Financial Inclusion—What’s it Worth?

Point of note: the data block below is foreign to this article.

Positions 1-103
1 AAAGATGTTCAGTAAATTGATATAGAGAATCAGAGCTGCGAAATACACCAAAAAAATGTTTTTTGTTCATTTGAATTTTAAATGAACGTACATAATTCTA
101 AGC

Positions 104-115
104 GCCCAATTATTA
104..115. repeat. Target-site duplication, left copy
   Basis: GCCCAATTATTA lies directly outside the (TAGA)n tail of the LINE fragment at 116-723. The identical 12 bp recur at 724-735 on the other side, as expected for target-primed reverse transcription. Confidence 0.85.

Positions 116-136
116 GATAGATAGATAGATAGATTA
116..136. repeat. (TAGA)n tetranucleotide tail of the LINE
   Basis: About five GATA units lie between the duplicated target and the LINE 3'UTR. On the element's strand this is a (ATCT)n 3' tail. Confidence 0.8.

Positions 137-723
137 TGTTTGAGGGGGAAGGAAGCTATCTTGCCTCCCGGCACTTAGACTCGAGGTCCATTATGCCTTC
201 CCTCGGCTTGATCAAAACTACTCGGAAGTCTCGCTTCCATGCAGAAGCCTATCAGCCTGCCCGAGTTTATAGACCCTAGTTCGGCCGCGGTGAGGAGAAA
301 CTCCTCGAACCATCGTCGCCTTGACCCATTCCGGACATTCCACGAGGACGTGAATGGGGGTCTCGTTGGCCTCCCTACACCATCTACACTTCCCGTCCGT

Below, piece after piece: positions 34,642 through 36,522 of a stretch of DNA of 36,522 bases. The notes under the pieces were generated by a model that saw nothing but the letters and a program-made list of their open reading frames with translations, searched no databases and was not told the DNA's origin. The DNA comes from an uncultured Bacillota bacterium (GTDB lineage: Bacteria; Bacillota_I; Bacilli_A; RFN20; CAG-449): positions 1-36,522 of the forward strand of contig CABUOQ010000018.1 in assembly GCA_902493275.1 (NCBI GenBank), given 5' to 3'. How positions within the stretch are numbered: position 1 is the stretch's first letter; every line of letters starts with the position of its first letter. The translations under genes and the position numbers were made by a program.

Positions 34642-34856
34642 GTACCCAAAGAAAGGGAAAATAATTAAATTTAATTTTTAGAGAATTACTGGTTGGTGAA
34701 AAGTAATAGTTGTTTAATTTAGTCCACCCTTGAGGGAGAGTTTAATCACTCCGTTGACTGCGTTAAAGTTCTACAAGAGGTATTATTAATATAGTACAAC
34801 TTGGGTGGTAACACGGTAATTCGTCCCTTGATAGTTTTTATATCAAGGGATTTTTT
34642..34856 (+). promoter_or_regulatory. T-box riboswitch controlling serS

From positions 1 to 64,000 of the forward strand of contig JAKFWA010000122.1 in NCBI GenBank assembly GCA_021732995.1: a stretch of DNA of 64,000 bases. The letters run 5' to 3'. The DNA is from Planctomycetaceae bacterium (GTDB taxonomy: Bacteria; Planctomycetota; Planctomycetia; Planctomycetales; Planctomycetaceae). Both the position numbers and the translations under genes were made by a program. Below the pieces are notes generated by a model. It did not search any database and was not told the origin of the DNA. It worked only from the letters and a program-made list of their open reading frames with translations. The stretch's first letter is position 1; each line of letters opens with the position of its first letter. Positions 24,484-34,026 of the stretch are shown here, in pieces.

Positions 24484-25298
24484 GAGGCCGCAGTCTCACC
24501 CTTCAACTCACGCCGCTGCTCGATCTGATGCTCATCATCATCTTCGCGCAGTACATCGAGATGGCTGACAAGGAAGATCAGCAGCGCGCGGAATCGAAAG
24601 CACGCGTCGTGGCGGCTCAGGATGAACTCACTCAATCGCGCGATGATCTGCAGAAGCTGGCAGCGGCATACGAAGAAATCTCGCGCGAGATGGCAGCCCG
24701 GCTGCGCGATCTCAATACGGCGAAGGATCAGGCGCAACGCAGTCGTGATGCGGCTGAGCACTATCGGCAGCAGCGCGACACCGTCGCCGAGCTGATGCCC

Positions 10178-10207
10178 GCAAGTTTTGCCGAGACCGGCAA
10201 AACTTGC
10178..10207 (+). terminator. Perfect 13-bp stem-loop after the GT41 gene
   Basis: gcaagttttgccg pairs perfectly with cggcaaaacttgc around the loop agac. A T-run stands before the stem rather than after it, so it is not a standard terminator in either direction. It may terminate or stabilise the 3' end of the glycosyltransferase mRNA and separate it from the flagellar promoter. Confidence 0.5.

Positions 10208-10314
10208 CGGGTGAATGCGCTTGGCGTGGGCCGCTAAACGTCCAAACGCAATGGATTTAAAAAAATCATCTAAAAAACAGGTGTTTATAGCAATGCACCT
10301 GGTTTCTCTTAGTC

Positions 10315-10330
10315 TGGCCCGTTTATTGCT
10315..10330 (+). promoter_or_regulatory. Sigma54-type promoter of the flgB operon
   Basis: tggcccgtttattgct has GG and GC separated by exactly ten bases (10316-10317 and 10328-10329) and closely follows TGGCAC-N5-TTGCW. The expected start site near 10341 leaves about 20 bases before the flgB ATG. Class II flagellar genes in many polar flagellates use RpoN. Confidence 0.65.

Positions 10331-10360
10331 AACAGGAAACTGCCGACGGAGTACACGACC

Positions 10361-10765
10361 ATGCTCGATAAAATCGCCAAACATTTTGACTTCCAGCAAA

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The paper studies the determinants of being unbanked in the euro area and the United States as well as the effects of being unbanked on wealth accumulation. Based on household-level data from The Eurosystem Household Finance and Consumption Survey and the U.S. Survey of Consumer Finances, it first documents that there are, respectively, 3.6 per cent and 7.5 per cent of unbanked households in the two economies. Low-income households, unemployed households and those with a poor education are the most likely to be affected, remarkably more so in the United States than in the euro area. At the same time, there is a role for government policies in fostering financial inclusion. Using a propensity score matching approach to estimate the effects of being unbanked, we found that banked households report substantially higher net wealth than their unbanked counterparts, with a gap of around €74,000 for the euro area and $42,000 for the United States. A potential reason for this wealth difference is that banked households are considerably more likely to accumulate wealth through ownership of their principal residence.